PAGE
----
Sesamoiditis - Diagnosis

This condition produces sharp pain under the ball of the big toes on the push-off phase of walking, or it you rise up on your toes. Generally it is more common in high arch feet, but it can affect many different shaped feet. There are two little bones found under the 1st metatarsal that are embedded in a muscle called flexor digitorum brevis. The bones are called the tibial or medial sesamoid, and the fibular or lateral sesamoid. This flexor digitorum brevis muscle sits under the arch of the foot and helps pull the big toe firmly into the ground as you rise up onto the ball of your foot. The two little spherical bones act as pulleys that change the pull of the tendon depending on the position of the foot and big toe, just like your knee-cap bone does at the knee. They make the muscle work more efficiently.

If the muscle is weak, or the foot an awkward shape like high arched, then sometimes the bones don’t pull out of the way before you rise up on the metatarsal head. The result is the bones can get crushed under the metatarsal head becoming painful. More rarely the tendon pulls too hard and breaks the sesamoids by pulling them apart. One slight complicating fact is although in most people each of these two bones are one complete bone, in some people each bone can be made of two or more parts which can make them look fractured when they are not.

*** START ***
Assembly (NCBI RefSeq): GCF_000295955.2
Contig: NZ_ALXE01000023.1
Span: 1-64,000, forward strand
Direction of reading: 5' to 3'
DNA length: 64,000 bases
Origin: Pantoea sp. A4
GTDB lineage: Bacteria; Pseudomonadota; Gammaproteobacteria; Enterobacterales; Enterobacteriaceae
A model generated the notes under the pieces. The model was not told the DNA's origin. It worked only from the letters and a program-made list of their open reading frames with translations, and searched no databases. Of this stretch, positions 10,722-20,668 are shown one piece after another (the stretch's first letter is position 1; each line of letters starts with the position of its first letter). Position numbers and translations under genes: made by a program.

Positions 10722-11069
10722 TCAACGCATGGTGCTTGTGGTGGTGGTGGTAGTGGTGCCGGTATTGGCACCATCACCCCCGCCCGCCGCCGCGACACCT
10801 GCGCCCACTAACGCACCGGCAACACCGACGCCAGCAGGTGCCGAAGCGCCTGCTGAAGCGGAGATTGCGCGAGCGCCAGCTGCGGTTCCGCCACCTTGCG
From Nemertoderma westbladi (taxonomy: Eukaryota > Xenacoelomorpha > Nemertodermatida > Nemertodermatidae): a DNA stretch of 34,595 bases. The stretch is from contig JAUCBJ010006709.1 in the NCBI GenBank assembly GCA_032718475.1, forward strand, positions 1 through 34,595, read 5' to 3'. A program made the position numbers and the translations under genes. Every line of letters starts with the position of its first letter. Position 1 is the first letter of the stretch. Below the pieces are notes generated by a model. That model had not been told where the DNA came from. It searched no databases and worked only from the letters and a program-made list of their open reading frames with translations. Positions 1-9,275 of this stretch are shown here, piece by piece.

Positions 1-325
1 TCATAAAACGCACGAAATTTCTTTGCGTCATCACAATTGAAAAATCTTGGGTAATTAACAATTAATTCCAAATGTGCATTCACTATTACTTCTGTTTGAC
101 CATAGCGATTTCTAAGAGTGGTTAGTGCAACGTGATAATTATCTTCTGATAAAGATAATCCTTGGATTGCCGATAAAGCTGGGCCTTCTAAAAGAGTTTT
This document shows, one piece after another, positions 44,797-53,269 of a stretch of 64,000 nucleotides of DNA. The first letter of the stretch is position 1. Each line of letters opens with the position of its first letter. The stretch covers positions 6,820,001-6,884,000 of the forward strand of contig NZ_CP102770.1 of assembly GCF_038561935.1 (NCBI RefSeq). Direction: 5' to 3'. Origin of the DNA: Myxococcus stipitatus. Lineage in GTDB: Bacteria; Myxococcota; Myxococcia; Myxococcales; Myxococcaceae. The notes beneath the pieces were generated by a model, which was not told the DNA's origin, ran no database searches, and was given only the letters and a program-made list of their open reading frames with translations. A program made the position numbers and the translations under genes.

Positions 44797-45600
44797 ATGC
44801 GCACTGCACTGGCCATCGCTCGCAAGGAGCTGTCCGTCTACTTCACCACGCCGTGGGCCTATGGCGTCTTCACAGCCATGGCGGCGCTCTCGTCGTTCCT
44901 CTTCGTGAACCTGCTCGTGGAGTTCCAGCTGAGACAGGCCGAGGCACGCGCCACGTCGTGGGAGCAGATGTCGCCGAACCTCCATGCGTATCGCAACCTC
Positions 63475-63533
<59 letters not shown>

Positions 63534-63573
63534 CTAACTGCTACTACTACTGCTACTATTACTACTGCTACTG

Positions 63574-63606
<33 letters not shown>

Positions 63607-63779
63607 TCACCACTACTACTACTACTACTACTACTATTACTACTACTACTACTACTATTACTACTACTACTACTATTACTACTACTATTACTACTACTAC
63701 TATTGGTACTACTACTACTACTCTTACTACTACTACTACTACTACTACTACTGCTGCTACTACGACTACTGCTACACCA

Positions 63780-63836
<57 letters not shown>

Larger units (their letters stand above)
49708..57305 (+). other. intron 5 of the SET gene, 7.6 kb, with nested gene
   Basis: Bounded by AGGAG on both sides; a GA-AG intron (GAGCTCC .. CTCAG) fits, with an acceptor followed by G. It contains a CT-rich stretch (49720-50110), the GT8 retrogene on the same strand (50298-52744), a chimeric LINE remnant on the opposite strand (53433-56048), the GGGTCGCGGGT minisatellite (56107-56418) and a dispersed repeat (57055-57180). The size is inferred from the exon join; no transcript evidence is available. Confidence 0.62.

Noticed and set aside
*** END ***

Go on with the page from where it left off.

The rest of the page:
Sesamoiditis - Treatment

Sesamoiditis can usually be settled with exercises to strengthen flexor digitorum brevis, insoles with padding put in just the right place and suitable footwear with padded soles. More stubborn cases may need a steroid injection, or worse case scenario, surgery. Surgery usually consists of thinning the offending bone, or removing it.